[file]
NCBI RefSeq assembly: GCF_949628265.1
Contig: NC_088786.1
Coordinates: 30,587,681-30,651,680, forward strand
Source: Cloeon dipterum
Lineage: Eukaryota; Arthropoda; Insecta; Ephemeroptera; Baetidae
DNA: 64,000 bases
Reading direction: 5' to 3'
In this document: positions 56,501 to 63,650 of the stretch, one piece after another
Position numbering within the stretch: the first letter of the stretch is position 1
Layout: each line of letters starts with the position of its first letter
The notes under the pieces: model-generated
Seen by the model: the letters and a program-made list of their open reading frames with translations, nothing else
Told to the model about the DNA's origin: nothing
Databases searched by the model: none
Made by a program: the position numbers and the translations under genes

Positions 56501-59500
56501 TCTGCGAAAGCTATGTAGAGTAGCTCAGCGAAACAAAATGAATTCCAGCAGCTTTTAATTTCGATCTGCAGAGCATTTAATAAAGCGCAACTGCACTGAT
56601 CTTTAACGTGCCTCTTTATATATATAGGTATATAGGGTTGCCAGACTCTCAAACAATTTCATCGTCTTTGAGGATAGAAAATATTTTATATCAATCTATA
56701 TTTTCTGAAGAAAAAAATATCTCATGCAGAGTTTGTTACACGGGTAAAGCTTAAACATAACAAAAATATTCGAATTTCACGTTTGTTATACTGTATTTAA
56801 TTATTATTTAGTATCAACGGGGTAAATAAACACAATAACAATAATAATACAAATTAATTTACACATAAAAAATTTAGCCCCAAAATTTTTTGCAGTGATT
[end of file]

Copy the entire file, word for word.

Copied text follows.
NCBI RefSeq assembly: GCF_949628265.1
Contig: NC_088786.1
Coordinates: 30,587,681-30,651,680, forward strand
Source: Cloeon dipterum
Lineage: Eukaryota; Arthropoda; Insecta; Ephemeroptera; Baetidae
DNA: 64,000 bases
Reading direction: 5' to 3'
In this document: positions 56,501 to 63,650 of the stretch, one piece after another
Position numbering within the stretch: the first letter of the stretch is position 1
Layout: each line of letters starts with the position of its first letter
The notes under the pieces: model-generated
Seen by the model: the letters and a program-made list of their open reading frames with translations, nothing else
Told to the model about the DNA's origin: nothing
Databases searched by the model: none
Made by a program: the position numbers and the translations under genes

Positions 56501-59500
56501 TCTGCGAAAGCTATGTAGAGTAGCTCAGCGAAACAAAATGAATTCCAGCAGCTTTTAATTTCGATCTGCAGAGCATTTAATAAAGCGCAACTGCACTGAT
56601 CTTTAACGTGCCTCTTTATATATATAGGTATATAGGGTTGCCAGACTCTCAAACAATTTCATCGTCTTTGAGGATAGAAAATATTTTATATCAATCTATA
56701 TTTTCTGAAGAAAAAAATATCTCATGCAGAGTTTGTTACACGGGTAAAGCTTAAACATAACAAAAATATTCGAATTTCACGTTTGTTATACTGTATTTAA
56801 TTATTATTTAGTATCAACGGGGTAAATAAACACAATAACAATAATAATACAAATTAATTTACACATAAAAAATTTAGCCCCAAAATTTTTTGCAGTGATT